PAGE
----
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SUPERSTRUCTURES
Engineers + Architects

14 Wall Street
New York, NY 10005
(212) 505 1133

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info@superstructures.com

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hrposting@superstructures.com


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    SuperScript is a quarterly newsletter from SUPERSTRUCTURES. Founded in 1981, we are a firm of architects, structural engineers, and conservators dedicated to the art and science of exterior restoration.

      SuperScript

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      JUNE 2015

      SUPERSTRUCTURES Commissioning Project Wins Lucy G. Moses Award

      SUPERSTRUCTURES Conrad B. Duberstein U.S. Bankruptcy Court Lucy G. Moses Award

      The New York Landmarks Conservancy has recognized the Conrad B. Duberstein U.S. Bankruptcy Court project in Brooklyn, NY with the prestigious Lucy G. Moses Award for outstanding preservation efforts.

      The six-year, $61.7 million project included the replication of 16,000 terra cotta units, granite cladding restoration and replacement of slate roofs and gutters.

      SUPERSTRUCTURES, as a member of the Construction Management team led by Lend Lease, participated as Commissioning Agent throughout the project duration. Our commissioning services encompass historic preservation, structural engineering, materials conservation, and waterproofing.

      This project, with its vast amount of data, was a quintessential opportunity to enhance our commissioning services through the use of our proprietary Asset Information Manager (AIM) software.

      Our team of professionals were deployed to the field, equipped with touchscreen computers running AIM. These tools facilitated the methodic recording of tens of thousands of inspections as they occurred, at discrete repair locations all over the building, during the three-year construction period.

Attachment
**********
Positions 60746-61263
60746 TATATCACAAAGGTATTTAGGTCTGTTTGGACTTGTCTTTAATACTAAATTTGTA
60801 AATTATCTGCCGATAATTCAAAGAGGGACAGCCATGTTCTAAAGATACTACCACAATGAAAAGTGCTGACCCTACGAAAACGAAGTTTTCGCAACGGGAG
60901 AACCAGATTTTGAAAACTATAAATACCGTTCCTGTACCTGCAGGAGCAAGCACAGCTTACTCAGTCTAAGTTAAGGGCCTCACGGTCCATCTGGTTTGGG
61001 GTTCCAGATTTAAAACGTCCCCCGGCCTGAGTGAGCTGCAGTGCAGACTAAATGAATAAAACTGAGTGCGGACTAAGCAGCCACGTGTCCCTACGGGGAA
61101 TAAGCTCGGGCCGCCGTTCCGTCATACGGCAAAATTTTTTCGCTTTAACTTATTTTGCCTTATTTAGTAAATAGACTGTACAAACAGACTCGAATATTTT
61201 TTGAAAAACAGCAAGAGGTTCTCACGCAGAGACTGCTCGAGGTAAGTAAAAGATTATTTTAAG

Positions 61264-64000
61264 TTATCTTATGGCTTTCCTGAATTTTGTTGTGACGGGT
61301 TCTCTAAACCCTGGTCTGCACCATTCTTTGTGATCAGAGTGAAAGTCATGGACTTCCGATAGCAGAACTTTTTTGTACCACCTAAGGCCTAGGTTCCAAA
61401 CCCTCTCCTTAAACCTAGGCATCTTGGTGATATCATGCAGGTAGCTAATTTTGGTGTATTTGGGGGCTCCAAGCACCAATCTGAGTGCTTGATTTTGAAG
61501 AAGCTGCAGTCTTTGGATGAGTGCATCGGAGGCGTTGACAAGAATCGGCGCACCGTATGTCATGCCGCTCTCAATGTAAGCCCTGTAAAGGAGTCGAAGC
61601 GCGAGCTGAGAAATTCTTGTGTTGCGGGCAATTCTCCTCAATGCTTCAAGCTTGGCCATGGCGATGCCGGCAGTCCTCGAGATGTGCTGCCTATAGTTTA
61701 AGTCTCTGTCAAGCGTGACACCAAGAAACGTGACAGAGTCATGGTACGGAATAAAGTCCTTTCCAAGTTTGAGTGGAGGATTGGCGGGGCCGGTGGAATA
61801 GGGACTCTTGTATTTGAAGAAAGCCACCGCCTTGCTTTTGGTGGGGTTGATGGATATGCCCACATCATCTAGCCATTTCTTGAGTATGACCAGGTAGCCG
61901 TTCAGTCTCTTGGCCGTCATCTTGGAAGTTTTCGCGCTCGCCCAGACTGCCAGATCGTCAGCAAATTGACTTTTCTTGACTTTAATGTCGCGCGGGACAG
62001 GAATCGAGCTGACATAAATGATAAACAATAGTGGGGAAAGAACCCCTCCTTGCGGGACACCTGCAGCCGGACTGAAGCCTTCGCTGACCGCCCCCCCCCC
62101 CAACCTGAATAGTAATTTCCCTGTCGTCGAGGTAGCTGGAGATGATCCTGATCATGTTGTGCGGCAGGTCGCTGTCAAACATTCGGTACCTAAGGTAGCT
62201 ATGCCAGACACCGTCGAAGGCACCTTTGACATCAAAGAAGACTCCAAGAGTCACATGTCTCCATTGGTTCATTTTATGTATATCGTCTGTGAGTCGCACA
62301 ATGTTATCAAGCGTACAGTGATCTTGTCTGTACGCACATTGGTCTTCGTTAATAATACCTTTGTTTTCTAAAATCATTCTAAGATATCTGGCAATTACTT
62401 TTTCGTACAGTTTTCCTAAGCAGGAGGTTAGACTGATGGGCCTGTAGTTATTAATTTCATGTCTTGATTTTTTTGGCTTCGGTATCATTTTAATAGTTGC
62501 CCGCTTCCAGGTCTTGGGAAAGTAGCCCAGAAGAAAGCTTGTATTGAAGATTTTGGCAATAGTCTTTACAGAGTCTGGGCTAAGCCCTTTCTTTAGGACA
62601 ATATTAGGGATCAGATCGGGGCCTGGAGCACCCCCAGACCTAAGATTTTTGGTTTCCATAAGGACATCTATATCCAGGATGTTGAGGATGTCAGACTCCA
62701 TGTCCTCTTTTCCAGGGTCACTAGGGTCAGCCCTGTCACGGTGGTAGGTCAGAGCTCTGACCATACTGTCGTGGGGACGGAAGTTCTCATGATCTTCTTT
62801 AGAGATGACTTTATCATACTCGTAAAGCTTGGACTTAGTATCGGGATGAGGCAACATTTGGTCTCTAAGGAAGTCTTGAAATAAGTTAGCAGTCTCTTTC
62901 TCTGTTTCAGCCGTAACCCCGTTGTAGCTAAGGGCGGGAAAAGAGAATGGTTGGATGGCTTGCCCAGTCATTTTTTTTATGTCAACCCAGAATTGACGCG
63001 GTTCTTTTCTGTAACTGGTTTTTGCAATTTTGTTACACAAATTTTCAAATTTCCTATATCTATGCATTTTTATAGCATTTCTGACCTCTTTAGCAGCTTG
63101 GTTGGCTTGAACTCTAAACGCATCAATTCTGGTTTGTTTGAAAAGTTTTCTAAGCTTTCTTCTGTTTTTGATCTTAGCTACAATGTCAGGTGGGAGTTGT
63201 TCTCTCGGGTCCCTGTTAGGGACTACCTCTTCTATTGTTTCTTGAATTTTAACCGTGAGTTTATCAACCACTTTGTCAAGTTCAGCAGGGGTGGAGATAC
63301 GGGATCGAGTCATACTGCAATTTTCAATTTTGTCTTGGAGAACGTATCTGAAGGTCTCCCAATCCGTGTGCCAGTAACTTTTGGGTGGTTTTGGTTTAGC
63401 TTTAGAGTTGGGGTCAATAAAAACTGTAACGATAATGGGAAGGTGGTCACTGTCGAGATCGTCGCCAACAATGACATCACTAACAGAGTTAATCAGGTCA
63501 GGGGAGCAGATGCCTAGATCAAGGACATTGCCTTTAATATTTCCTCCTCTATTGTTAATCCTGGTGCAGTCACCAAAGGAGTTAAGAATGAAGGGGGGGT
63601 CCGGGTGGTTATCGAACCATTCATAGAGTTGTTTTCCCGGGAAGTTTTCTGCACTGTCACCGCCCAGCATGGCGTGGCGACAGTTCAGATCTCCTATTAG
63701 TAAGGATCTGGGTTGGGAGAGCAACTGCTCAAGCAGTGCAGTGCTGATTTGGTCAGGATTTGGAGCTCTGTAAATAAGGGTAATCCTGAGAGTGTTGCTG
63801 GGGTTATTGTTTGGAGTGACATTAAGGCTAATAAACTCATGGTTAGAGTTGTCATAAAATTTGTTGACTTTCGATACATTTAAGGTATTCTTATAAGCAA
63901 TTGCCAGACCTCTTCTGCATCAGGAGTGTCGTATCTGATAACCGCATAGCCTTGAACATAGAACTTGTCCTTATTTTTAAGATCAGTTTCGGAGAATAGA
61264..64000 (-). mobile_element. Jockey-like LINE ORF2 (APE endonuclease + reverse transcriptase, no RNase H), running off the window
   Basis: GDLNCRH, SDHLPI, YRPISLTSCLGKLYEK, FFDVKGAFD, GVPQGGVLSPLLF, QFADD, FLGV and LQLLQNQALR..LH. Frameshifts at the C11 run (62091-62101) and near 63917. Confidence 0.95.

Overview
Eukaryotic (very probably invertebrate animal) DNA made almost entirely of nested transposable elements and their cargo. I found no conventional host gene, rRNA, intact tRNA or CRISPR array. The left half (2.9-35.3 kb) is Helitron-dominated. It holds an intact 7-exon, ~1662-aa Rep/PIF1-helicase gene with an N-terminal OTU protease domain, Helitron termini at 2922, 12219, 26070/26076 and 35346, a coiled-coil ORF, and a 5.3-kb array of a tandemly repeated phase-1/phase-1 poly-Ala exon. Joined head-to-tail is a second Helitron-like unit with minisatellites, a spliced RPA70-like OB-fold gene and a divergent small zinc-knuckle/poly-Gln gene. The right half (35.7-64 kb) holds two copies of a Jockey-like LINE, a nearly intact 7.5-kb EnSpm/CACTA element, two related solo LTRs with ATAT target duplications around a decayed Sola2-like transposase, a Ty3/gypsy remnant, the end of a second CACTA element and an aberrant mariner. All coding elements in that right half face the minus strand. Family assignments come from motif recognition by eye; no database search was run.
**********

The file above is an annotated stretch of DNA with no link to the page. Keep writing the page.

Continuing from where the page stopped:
The software tracked work progress, monitored quality, logged and managed the resolution of issues (deficiencies), and captured all the related photographs. AIM’s graphic interface keyed each repair item to its physical location on the building, which ensured accuracy and efficiency as the data from the various inspectors was seamlessly integrated in the project database. Reports were generated directly from AIM. Examples included work progress reports, issue status reports, and closeout reports, all of which were distributed in summary and detailed format, and organized by work zone, as the project demanded.

      The Courthouse, which now occupies an entire city block, consists of a granite structure built in 1892 and a large terra cotta addition built in 1933. The building has been designated a National Historic Landmark. The U.S. General Services Administration used a partnering approach in which the design team, construction manager, and contractors work together beginning in the earliest project stages.

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